Aerial Lift Safety Training Vancouver - Each year, there are approximately 26 construction fatalities attributed to the use of aerial lifts. Most of the craftsmen killed are electrical workers, laborers, ironworkers, carpenters or painters. The majority of the fatalities are caused by tip-overs, electrocutions and falls. The greatest hazard is from boom-supported lifts, like cherry pickers and bucket trucks. Most fatalities are connected to this kind of lift, with the rest involving scissor lifts. Other risks include being struck by falling objects, being thrown out of a bucket, and being caught between the lift bucket or guardrail and a thing, like a steel beam or joist.
In order to operate an aerial lift safely, carry out an inspection on the following things prior to utilizing the device: emergency and operating controls, safety devices (like for example, outriggers and guardrails), personal fall protection gear, and tires and wheels. Check for possible leaks in the air, hydraulic fluid and fuel-system. Check the device for missing or loose parts.
The location where the device would be used must be carefully checked for potential dangers, like holes, bumps, debris and drop-offs. Overhead power lines must be closely monitored or avoided. It is recommended that aerial lift devices be used on stable, level surfaces. Do not work on steep slopes which exceed slope restrictions specified by the manufacturer. Even on a level slope, outriggers, brakes and wheel chocks should be set.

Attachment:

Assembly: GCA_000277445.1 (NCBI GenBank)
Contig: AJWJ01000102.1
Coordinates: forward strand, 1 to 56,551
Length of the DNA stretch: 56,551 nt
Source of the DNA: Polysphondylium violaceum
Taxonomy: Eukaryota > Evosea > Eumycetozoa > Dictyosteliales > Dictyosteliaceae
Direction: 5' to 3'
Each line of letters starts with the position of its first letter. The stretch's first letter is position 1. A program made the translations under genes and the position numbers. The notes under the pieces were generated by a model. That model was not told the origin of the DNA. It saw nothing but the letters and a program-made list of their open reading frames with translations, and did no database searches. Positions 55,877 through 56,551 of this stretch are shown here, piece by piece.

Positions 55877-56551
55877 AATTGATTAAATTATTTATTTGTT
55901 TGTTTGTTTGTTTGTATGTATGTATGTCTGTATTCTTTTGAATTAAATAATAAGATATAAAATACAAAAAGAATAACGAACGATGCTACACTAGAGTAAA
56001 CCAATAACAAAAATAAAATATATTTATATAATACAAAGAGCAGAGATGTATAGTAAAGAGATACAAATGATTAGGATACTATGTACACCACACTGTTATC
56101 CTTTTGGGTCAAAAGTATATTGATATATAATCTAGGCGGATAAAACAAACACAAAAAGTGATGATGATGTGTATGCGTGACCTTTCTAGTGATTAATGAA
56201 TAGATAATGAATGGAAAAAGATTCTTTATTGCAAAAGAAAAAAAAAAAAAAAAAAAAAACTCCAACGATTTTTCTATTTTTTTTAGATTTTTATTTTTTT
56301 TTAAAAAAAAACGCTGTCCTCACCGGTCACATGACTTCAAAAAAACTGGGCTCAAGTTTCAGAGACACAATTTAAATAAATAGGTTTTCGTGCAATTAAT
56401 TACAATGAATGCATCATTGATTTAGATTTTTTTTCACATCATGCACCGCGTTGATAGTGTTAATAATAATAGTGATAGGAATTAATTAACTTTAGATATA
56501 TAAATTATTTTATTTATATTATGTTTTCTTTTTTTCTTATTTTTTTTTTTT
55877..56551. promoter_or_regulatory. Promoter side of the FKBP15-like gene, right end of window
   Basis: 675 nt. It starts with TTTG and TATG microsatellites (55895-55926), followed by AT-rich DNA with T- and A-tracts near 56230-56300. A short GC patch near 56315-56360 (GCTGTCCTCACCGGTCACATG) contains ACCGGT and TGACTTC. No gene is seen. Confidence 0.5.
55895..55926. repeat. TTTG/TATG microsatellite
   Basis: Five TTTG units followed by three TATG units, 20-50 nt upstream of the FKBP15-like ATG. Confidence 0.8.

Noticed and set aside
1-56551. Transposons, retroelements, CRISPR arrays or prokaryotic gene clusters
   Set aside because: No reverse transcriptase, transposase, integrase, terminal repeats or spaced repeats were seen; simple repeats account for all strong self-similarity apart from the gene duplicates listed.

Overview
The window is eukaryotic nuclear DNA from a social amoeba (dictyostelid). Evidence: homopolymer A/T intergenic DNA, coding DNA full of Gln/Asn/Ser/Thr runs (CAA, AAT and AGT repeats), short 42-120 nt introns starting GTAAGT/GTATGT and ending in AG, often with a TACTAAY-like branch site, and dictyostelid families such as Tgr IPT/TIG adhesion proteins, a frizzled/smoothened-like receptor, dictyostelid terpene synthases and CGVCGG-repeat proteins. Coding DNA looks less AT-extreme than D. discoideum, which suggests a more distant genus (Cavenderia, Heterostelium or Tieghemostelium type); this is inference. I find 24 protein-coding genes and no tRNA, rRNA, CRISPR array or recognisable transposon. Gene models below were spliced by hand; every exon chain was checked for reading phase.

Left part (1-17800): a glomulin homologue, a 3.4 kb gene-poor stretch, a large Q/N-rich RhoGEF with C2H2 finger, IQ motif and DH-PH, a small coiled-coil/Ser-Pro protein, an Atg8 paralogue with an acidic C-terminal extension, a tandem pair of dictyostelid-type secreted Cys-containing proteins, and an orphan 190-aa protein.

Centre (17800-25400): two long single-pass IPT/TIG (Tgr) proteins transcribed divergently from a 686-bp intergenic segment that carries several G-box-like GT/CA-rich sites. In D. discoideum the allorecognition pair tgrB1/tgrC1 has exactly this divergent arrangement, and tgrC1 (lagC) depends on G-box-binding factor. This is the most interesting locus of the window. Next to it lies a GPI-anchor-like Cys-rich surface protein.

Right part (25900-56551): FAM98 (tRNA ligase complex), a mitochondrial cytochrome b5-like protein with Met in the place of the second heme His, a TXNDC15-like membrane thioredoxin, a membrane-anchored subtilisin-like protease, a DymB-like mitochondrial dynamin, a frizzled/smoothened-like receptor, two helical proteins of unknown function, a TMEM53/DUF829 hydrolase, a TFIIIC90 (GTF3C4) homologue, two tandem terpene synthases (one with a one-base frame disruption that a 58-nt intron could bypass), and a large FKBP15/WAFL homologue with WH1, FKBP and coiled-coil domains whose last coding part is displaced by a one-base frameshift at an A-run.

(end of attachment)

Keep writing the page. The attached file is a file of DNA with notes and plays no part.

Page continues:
Companies should provide their aerial lift operators with the right manuals. Operators and mechanics must be trained by a licensed individual experienced with the applicable type of aerial lift.
Aerial Lift Safety Tips:
o Close doors or lift platform chains before operating.
o Do not lean over or climb on guardrails. Stand on the floor of the bucket or platform.
o Use the provided manufacturer's load-capacity restrictions.
o Make use of work-zone warnings, such as signs and cones, when working near traffic.
If correct procedures are followed, electrocutions are avoidable. Stay at least ten feet away from whatever power lines and licensed electricians should de-energize and/or insulate power lines. People working should utilize personal protective tools and equipment, like a bucket that is insulated. However, a bucket which is insulated does not protect from electrocution if, for instance, the individual working touches a different wire providing a path to the ground.
Falls are avoidable if the individual working remains secure within guardrails or in the bucket by using a positioning device or a full-body harness. If there is an anchorage in the bucket, a positioning belt together with a short lanyard is acceptable.
By following the manufacturer's instructions, tip-overs can be avoided. Never drive the lift platform whilst it is elevated, unless otherwise specified by the manufacturer. Adhere to the vertical and horizontal reach restrictions of the device, and never go beyond the load-capacity which is specified.